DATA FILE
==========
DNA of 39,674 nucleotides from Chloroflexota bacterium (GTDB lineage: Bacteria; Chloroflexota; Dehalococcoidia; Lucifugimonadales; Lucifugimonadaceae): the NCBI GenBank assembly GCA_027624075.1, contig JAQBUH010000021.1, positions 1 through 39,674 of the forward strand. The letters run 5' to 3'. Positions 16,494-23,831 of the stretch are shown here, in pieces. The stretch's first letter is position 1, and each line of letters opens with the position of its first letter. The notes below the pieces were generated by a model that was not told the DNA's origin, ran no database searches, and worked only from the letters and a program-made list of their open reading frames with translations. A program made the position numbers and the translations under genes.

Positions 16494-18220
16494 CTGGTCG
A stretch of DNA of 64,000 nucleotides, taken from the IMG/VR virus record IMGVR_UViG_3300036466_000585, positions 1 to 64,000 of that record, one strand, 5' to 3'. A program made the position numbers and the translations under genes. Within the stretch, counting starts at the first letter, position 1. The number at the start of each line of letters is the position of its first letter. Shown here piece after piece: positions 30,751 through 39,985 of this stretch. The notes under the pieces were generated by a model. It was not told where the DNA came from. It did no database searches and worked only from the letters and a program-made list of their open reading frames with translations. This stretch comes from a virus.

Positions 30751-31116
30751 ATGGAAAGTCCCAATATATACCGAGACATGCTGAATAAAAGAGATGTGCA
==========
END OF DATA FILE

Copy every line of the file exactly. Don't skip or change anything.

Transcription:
DNA of 39,674 nucleotides from Chloroflexota bacterium (GTDB lineage: Bacteria; Chloroflexota; Dehalococcoidia; Lucifugimonadales; Lucifugimonadaceae): the NCBI GenBank assembly GCA_027624075.1, contig JAQBUH010000021.1, positions 1 through 39,674 of the forward strand. The letters run 5' to 3'. Positions 16,494-23,831 of the stretch are shown here, in pieces. The stretch's first letter is position 1, and each line of letters opens with the position of its first letter. The notes below the pieces were generated by a model that was not told the DNA's origin, ran no database searches, and worked only from the letters and a program-made list of their open reading frames with translations. A program made the position numbers and the translations under genes.

Positions 16494-18220
16494 CTGGTCG
A stretch of DNA of 64,000 nucleotides, taken from the IMG/VR virus record IMGVR_UViG_3300036466_000585, positions 1 to 64,000 of that record, one strand, 5' to 3'. A program made the position numbers and the translations under genes. Within the stretch, counting starts at the first letter, position 1. The number at the start of each line of letters is the position of its first letter. Shown here piece after piece: positions 30,751 through 39,985 of this stretch. The notes under the pieces were generated by a model. It was not told where the DNA came from. It did no database searches and worked only from the letters and a program-made list of their open reading frames with translations. This stretch comes from a virus.

Positions 30751-31116
30751 ATGGAAAGTCCCAATATATACCGAGACATGCTGAATAAAAGAGATGTGCA